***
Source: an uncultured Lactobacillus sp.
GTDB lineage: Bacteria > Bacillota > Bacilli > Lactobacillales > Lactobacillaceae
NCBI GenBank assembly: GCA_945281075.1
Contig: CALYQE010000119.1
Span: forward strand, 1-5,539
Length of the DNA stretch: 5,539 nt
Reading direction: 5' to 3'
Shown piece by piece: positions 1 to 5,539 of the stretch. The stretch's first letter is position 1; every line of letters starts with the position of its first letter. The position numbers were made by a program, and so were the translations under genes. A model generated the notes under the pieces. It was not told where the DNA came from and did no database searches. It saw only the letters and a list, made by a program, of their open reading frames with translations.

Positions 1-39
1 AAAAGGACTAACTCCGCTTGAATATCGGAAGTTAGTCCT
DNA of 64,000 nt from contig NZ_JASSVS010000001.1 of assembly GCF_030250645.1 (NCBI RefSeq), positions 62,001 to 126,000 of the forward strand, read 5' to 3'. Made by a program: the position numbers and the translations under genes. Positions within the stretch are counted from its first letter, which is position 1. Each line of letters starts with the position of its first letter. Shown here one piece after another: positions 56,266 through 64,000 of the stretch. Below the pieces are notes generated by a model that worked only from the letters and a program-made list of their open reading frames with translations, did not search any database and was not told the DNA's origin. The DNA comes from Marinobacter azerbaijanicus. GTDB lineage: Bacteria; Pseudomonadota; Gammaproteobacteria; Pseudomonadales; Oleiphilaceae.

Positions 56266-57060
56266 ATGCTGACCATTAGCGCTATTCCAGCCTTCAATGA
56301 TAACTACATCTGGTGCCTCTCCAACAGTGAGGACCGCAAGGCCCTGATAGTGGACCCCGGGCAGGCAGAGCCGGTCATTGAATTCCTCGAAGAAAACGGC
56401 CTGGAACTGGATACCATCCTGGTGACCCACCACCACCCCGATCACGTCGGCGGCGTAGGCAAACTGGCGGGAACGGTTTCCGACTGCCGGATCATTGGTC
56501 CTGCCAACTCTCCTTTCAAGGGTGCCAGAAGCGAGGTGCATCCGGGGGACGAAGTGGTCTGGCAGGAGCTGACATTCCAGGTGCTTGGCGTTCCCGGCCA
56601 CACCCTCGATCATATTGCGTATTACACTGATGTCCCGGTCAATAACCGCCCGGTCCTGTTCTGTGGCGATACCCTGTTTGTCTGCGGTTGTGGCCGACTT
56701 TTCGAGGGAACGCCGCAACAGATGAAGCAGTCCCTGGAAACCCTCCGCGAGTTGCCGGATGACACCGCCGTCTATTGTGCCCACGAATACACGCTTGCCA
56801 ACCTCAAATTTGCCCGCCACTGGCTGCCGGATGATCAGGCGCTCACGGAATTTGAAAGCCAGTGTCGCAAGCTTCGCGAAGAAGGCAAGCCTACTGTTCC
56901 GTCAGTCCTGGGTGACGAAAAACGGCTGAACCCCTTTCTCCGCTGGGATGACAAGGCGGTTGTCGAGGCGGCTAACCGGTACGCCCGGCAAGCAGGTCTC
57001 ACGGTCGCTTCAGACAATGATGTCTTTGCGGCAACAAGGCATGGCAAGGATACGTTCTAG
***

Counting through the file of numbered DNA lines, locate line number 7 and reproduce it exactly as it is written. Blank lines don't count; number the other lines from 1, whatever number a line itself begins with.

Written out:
Reading direction: 5' to 3'